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When Growth is Bad for Shareholders

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When we invest, we want to see our companies grow by selling more products and services and overwork the cash register. But, when can shareholders actually benefit from growth? Retail-mall REIT CapitaMalls Trust (SGX: C38U) grew its revenue by 53% from S$432m in 2007 to S$662m last year, while its distributable income jumped 57% to S$332m. Investors who invested in the company from 2008 must be doing pretty okay, right? Let’s find out.

CMT’s units were worth $3.45 at the beginning of 2008 and would have a distribution yield of 3.9% based on 2007’s payout. But, at the end of 2012, CMT was only worth $2.13 a unit. Distributions and capital gains (or losses in this case) would have resulted in a total loss of 23% for the investor. During the same period, the Straits Times Index (SGX: ^STI) only lost 8.5%, so investors in CMT were walloped by the market.

When is Growth Bad?

How could a respectable growth in income have resulted in such terrible market performance? The key lies in CMT’s distributable income per unit figures.  Despite the growth in the REIT’s distributable income, its corresponding per-unit figures actually decreased by almost half from S$0.337 to S$0.161. CapitaMalls’ unit-count had ballooned from 1.67b at the end of 2008 to 3.46b at the end of last year due to a 9-for-10 rights issue (that’s 9 rights for every 10 shares that are owned) that happened on 2 April 2009.

And the REIT’s not alone. Fishing-vessel operator Pacific Andes Resources (SGX: P11) have seen its share price plunge by more than 70% from the start of 2008 till the end of 2012 even as the company’s annual net income increased by 16% from S$85.3m (on Mar 2008) to S$99.4m (on Sep 2012). The culprit, as you might have guessed, was the deterioration in the company’s earnings per share figure – EPS tumbled by more than 70% from S$0.095 to S$0.025.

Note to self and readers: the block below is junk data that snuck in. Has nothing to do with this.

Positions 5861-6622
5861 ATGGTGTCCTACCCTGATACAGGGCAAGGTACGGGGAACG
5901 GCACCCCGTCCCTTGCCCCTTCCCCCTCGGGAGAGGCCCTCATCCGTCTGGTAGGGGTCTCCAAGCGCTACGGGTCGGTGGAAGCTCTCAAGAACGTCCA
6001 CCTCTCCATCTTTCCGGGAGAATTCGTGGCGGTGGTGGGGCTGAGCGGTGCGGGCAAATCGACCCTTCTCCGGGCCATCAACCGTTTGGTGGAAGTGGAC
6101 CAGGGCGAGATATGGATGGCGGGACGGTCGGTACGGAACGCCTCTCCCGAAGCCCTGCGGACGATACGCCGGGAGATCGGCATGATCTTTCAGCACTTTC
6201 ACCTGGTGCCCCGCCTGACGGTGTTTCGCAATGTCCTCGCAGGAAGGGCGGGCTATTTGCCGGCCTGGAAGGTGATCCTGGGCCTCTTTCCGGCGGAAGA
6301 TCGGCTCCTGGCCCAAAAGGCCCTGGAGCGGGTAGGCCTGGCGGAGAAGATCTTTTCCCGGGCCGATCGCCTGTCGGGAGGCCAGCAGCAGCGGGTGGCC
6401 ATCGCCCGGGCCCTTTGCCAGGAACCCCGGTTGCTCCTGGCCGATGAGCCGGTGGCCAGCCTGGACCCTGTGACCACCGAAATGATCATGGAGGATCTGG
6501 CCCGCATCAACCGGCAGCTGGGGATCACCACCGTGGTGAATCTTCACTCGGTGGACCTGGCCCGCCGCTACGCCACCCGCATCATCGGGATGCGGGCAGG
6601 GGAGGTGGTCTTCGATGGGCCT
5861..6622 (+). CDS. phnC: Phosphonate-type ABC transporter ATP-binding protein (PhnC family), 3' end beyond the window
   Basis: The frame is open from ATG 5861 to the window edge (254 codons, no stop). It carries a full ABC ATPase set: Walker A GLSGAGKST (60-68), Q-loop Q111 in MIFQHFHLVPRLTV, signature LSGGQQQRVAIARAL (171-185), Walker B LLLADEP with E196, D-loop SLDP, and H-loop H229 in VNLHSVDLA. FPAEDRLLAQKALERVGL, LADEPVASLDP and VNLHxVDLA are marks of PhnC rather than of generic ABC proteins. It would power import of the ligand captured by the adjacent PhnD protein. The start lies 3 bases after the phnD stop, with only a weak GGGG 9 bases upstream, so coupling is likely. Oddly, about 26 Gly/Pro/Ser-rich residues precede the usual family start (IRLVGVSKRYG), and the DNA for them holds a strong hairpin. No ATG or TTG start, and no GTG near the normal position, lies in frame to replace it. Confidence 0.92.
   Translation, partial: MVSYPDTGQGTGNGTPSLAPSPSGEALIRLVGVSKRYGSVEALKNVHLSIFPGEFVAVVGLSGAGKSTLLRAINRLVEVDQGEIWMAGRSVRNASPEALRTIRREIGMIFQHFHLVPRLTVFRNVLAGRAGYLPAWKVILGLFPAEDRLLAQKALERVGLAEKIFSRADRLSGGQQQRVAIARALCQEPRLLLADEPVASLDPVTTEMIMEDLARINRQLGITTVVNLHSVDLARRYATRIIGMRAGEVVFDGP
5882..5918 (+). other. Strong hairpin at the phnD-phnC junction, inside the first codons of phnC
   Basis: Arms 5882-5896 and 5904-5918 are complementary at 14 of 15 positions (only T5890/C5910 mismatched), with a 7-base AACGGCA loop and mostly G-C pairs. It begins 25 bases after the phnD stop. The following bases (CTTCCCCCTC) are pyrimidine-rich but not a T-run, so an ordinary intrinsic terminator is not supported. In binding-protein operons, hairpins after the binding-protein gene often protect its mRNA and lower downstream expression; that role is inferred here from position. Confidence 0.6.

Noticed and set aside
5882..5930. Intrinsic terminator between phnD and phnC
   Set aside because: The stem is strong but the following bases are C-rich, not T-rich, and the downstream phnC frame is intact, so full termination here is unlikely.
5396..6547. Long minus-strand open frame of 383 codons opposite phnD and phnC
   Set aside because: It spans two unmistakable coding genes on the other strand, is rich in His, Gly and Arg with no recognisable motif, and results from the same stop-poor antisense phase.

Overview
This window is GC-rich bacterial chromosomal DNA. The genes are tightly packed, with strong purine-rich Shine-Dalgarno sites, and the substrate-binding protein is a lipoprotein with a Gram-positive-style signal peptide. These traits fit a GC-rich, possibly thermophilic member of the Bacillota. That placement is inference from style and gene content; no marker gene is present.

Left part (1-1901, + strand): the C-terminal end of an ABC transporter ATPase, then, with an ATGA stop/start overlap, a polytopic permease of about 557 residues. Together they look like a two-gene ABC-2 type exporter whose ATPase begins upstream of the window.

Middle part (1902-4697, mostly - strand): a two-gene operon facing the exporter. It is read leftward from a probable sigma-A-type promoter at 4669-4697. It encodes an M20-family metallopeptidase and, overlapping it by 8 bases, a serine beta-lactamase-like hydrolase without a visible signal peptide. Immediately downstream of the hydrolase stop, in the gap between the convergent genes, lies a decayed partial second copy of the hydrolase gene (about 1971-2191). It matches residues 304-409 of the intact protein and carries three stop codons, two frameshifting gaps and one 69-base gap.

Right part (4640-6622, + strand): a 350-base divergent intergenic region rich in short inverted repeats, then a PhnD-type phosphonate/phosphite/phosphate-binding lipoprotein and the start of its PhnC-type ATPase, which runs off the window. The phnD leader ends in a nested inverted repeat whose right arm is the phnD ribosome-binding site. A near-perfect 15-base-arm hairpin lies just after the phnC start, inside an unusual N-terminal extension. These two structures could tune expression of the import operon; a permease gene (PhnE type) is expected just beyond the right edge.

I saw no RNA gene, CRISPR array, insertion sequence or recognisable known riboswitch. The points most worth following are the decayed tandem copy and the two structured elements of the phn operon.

The company’s share count increased more than three-fold from 1.39b to 4.79b due to a series of rights issues. That’s what happens when companies constantly ask the market to pony up cash for newly minted shares – shareholders suffer.

You might ask, if a rights issue was offered and a shareholder signed up for it, wouldn’t they have more shares now, negating declines in per-share figures? Besides, it can be argued that most investors will sign up for a rights issue because it is often offered at a discount to a company’s (or trust’s) share price which benefits existing shareholders. But that’s missing the point – companies shouldn’t dip into the cookie jar all the time.

There can be a host of reasons why an investor would not want to partake in the rights issue, including a lack of cash, or having enough shares of the company from an allocation standpoint.

And that’s really one of the key issues here with companies or trusts that can only grow by taking on additional capital through issuing more shares – shareholders who refuse to subscribe for more will see their stake get diluted (often horribly, as is the case with CMT and Pacific Andes) while a subscription might not be feasible due to cash flow or allocation issues. That’s like being caught between a rock and a hard place.

When is Growth Good?

The gulf between beneficial and unbeneficial growth becomes apparent when we look at companies like instant-beverage manufacturer Supergroup (SGX: S10) and commercial testing firm Vicom (SGX: V01).

From 2008 to 2012, both companies have seen EPS figures track net income very closely. Supergroup’s cumulative income growth clocked in at 214% while EPS rose 206%. For Vicom, profits increased by a total of 67% while EPS stepped up by 59%. Along the way, Supergroup’s share price more than tripled from the start of 2008 to the end of 2012 (from $0.78 to $3.24) while Vicom rose by 170% from $1.82 to $4.89.

Foolish Bottom Line

Ultimately, investors have to look hard at how a company’s funding its growth. If substantial dilution of existing shareholders’ stakes can occur, then all that growth might just be for naught. Earnings growth matter, but earnings per share growth is vitally important too.

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The information provided is for general information purposes only and is not intended to be personalised investment or financial advice. Motley Fool Singapore contributor Chong Ser Jing doesn’t own shares in any companies mentioned.